Over 3,000 users of Electronic Nicotine Delivery Systems (ENDS), including e-cigarettes, have written to Prime Minister Narendra Modi and urged him to legalise these devices in the country, saying they are safer alternatives to conventional cigarettes. The move comes amid a raging debate over the harm reduction aspects of ENDS with the government seeking to ban them stating they pose health risks to users, that are similar to those of traditional cigarettes, amid claims by some organisations that they help in smoking cessation and are less harmful alternatives to traditional cigarettes.
The health ministry, however, argues there is no considerable evidence to establish these theories. ENDS are devices that heat a solution to create an aerosol, which also frequently contains flavours, usually dissolved into propylene glycol and glycerin. Electronic cigarettes or e-cigarettes are devices that do not burn or use tobacco leaves but instead vaporise a solution, which a user then inhales.
In their petition to the PM, the users claimed their health has improved significantly after they switched to vaping from smoking conventional cigarettes. "I am 51 and have successfully quit a 20-year habit of smoking over 40 cigarettes a day with the help of vaping, also known as e-cigarettes. I have regained stamina, my heart condition is better and there is no smoker's cough. There are thousands like me whose lives have been positively impacted," said Jagannath Sarangapani, a professional from Hyderabad.
Sarangapani, who initiated the petition to counter the misinformation surrounding ENDS, said smoking is among the toughest habits to give up and stressed they need more options to wean away from deadly cigarettes and ENDS are now the most effective means to do so. "A ban will force me back into smoking," he added.
In August last year, the Union Health Ministry issued an advisory to all states and UTs to stop manufacture, sale and import of ENDS. The advisory was subsequently challenged in Delhi High Court which ruled it to be non-binding on states and government bodies.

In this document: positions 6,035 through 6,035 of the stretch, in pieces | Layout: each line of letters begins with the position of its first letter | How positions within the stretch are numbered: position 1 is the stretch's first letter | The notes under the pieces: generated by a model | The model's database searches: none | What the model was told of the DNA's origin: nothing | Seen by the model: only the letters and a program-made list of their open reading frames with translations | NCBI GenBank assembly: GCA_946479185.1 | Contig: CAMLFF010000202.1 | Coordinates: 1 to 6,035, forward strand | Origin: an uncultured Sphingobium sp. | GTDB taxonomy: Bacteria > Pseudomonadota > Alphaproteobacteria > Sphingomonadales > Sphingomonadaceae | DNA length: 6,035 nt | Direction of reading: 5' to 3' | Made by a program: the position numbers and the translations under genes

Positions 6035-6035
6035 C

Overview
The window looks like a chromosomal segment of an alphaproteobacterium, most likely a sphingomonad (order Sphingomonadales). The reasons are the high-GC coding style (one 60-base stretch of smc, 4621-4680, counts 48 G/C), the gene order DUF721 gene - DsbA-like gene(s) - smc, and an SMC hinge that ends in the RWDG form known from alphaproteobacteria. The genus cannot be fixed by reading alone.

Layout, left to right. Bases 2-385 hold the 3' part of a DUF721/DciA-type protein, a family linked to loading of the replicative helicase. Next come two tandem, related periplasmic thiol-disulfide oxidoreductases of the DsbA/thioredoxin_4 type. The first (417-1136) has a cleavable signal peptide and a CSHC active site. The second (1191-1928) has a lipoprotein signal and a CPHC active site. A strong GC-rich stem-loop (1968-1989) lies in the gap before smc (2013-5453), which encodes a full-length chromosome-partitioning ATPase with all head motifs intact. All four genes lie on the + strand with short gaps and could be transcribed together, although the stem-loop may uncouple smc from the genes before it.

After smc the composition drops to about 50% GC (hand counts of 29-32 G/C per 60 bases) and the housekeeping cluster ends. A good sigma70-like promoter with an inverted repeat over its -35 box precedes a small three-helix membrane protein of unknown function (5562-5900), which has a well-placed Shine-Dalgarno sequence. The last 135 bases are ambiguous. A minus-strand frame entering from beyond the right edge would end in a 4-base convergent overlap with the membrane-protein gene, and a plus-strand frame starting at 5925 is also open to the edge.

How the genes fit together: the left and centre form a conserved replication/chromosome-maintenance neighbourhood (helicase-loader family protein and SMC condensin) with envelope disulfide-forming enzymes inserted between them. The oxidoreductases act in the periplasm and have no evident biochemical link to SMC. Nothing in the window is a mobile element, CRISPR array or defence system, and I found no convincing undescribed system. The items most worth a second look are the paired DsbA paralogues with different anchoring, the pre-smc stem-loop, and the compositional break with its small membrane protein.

However, some states in India — including Punjab, Karnataka, Kerala, Bihar, Uttar Pradesh, Himachal Pradesh, Tamil Nadu, Maharashtra, Jharkhand and Mizoram — have already banned use and sale of e-cigarettes, Vape and E-Hookah. Professor Rajesh Sharan from North-Eastern Hill University in Shillong, who recently published a meta-analysis of 229 studies on ENDS, said within the limits of available information, their study indicates these devices pose minimal health and safety concerns when compared to conventional cigarettes.
"Rational policies are required to extend the benefits of ENDS to smokers, while preventing their misuse, especially by adolescents and non-smokers." A major year-long clinical trial into e-cigarette use published in peer-reviewed New England Journal of Medicine in January found that ENDS are twice as effective as traditional nicotine replacement therapies (NRTs) such as gums and patches in helping smokers quit.
According to market research agency Euromonitor, over 40 million smokers across the world have switched to ENDS in less than a decade. Dr Rohan Sequeira, the cardio-metabolic physician at Jaslok Hospital in Mumbai, said authorities should understand vaping is much less harmful than smoking. A number of countries have done research and found the toxicological profile to contain significantly lower harmful substances than in cigarette smoke.
"The so-called dangers of ENDS are grossly exaggerated and misrepresented. E-cigarettes should be embraced as another effective NRT and should be legalised and regulated instead of imposing a ban," Sequeria said. Harm reduction advocate and director of Association of Vapers India Samrat Chowdhery said the Indian government is pushing for a ban on vaping while the world's 65 most advanced nations such as the US, 28 EU countries including the UK, along with Canada and New Zealand have embraced e-cigarettes.
A ban will deprive India's 12 crore smokers of an effective means to reduce tobacco harm while ensuring continued revenue for the tobacco industry by killing off competition to cigarettes that cause nearly 10 lakh annual deaths in India, he said. "The government should put the lives of people before industry profits," Chowdhery said.
"Teen uptake is a problem across risk behaviours, from alcohol use to underage driving, and most significantly with smoking as nine out of 10 current smokers began when they were minors. This issue needs to be tackled through sound regulation, but it should not be as an excuse to deny millions of citizens a pathway to avoid tobacco-related mortality and morbidity," he stated. The government action against e-cigarettes has also faced resistance from some NGOs. The Information Technology Ministry in January proposed to ban information related to ENDS on online platforms. Over 30 civil society and industry organisations, including Amnesty and FICCI, opposed the amendment stating the ban would be arbitrary, unjustified and in violation of constitutional laws.
On the other hand, a group of doctors, students and civil society organisations recently urged the prime minister to enforce a ban on ENDS before it becomes an "epidemic in India", especially among the youth. A sub-committee group constituted by the ministry, on health effects of ENDS, considered 251 studies/reports and concluded that there is evidence to prove that ENDS and its variants, are harmful to users.
(This story has not been edited by Devdiscourse staff and is auto-generated from a syndicated feed.)